17 Dec 2018
LaTeX is a document preparation system that encourages authors to focus on getting the right content, rather than being bogged down in formatting and appearance. It’s not a perfect analogy, but think of how HTML and CSS separate the concerns of content and style. Using LaTeX to write a document is like writing a webpage without having to use CSS at all (though the option for more fine-grained control is certainly there).
I’ve challenged myself to learn LaTeX and use it to replace Word wherever I can. After all, according to the project:
LaTeX is the de facto standard for the communication and publication of scientific documents.
To this end, I’ve rewritten my company-internal resume (and am working on my personal resume) using LaTeX, and I wanted to share my workflow with you because I found it to be pretty smooth. It’s based loosely on Luke Smith’s LaTeX tutorials. In short, you write your LaTeX source code in vim, and whenever you save the file, your preview window updates to show you what the compiled document looks like, no need to lift a finger.
Naturally you’ll first need to obtain LaTeX for your system. You can find downloads for any platform here. My work laptop that I set this up on is a Mac, so I’m using the full version of MacTex (I’d be interested to hear if this workflow works without any glitches on the smaller distribution).
Next, you’ll need the vimtex plugin for vim. In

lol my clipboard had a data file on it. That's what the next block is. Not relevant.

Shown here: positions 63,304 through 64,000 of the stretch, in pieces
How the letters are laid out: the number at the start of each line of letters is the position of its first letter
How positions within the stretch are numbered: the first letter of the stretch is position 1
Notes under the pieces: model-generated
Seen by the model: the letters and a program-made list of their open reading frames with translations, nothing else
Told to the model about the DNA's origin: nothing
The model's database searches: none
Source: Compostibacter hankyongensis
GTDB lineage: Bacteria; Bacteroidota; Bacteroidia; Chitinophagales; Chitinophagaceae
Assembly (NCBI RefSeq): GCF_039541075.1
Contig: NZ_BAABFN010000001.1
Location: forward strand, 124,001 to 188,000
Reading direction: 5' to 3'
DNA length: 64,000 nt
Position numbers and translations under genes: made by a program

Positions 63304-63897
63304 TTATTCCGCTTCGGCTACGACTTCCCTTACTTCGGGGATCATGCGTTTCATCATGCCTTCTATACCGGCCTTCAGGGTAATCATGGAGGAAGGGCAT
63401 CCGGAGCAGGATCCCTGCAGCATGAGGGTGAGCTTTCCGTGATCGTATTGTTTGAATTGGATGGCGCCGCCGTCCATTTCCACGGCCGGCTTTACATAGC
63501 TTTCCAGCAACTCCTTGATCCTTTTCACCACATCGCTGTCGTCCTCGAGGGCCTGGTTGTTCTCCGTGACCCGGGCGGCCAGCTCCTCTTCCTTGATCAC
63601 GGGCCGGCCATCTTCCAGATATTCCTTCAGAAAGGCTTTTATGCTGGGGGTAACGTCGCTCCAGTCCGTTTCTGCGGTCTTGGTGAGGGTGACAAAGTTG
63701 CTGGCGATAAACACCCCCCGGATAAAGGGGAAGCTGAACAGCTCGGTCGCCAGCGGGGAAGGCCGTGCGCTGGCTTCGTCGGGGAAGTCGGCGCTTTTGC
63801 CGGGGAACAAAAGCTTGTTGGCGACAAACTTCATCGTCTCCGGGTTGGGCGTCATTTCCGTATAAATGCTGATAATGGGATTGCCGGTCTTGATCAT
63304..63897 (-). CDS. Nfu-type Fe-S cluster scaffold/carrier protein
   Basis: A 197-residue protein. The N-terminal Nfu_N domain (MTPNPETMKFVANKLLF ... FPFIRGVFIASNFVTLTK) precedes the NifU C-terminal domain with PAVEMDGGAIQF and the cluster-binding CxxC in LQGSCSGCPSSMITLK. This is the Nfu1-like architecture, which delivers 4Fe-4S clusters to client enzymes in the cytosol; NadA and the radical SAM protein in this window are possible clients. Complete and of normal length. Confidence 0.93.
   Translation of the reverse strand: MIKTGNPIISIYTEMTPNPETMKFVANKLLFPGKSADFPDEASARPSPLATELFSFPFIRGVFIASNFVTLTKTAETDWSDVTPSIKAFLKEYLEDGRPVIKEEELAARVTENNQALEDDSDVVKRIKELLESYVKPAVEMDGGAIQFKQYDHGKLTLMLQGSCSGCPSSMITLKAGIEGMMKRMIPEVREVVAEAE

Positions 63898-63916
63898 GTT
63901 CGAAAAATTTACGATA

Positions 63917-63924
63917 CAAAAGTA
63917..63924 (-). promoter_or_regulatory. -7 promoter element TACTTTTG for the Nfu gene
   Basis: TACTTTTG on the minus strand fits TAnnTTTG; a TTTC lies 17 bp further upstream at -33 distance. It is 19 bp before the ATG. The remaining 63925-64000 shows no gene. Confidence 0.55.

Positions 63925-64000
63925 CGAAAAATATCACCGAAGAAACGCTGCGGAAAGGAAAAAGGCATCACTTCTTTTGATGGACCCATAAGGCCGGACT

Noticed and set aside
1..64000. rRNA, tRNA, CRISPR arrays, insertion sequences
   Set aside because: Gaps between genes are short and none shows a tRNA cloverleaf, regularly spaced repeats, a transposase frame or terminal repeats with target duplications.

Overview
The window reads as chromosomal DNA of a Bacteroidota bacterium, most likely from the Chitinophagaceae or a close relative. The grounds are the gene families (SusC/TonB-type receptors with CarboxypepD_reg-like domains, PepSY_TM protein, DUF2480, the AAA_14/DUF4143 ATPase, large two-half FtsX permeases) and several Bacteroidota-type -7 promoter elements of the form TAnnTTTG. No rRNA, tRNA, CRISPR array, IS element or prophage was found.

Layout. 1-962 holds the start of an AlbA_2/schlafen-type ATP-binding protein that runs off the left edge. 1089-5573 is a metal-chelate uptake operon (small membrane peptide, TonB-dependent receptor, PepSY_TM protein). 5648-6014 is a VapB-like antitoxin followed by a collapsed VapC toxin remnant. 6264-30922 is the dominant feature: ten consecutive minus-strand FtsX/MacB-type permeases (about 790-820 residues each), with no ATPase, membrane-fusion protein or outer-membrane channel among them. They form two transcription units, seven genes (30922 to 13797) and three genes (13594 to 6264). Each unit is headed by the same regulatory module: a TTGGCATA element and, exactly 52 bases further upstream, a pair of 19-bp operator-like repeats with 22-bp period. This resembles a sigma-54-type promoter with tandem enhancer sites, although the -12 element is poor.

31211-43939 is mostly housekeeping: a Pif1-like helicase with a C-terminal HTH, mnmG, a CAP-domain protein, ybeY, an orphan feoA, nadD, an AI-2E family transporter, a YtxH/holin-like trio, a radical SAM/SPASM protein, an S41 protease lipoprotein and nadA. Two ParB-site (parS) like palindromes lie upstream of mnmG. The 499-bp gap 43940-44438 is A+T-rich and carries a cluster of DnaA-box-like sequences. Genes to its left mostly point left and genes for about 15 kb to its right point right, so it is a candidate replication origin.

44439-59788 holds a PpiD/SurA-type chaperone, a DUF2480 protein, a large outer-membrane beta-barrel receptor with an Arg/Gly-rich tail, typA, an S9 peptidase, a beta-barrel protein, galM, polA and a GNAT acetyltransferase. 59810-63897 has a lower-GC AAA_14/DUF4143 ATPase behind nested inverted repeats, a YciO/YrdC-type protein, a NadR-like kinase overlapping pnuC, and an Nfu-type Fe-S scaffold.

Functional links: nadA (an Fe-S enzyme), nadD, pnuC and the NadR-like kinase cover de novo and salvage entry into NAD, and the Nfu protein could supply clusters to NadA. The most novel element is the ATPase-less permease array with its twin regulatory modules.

addition to the live-compile and -preview functions, this will also
provide vim with smarter syntax highlighting, and extra text objects
and movements for navigating (if you aren’t sure what these latter
two features mean, check out the
vimtutor command at your command
line). Please note that the keybindings for vimtex all start with the
\ by default) so if you’ve remapped this, the
shortcuts will be a little different.
vimtex commands (source)
There are several other options for vim plugins that will give you the live preview functionality (Luke Smith, for instance, recommends vim-live-latex-preview) but I chose vimtex because of it’s the most minimal and, for lack of a better word, vim-like. It knows what it is and doesn’t try to be more, and the provided movements and text objects integrate really seamlessly with the way I interact with text through vim.
Finally, you’ll need a PDF viewer supported by vimtex. You can find a full list of supported programs in vimtex’s README. I did a little experimenting and found that Skim worked the best on my machine.
Once everything is installed, specify which PDF viewer you’re using by putting a line like this in your vimrc:
let g:vimtex_view_method = 'skim'
:help vimtex_view_method in vim for details like the list of
Now close vim, and open up a LaTeX document. In normal mode, hit
\ll to start auto-compiling, and
\lv to pop open your preview
window. That’s it! In my particular workflow in this Mac, I use a
full split screen with my terminal (with the source code open in vim)
on the left and the Skim preview window on the right.
Hopefully having a really smooth workflow for creating documents will help encourage you to use LaTeX a little more. I know that was a blocker for me at first, the fact that I had to use Overleaf, an online tool, to get a live preview window. Now LaTeX is a little closer at hand, and I look forward to using it more and more in the future.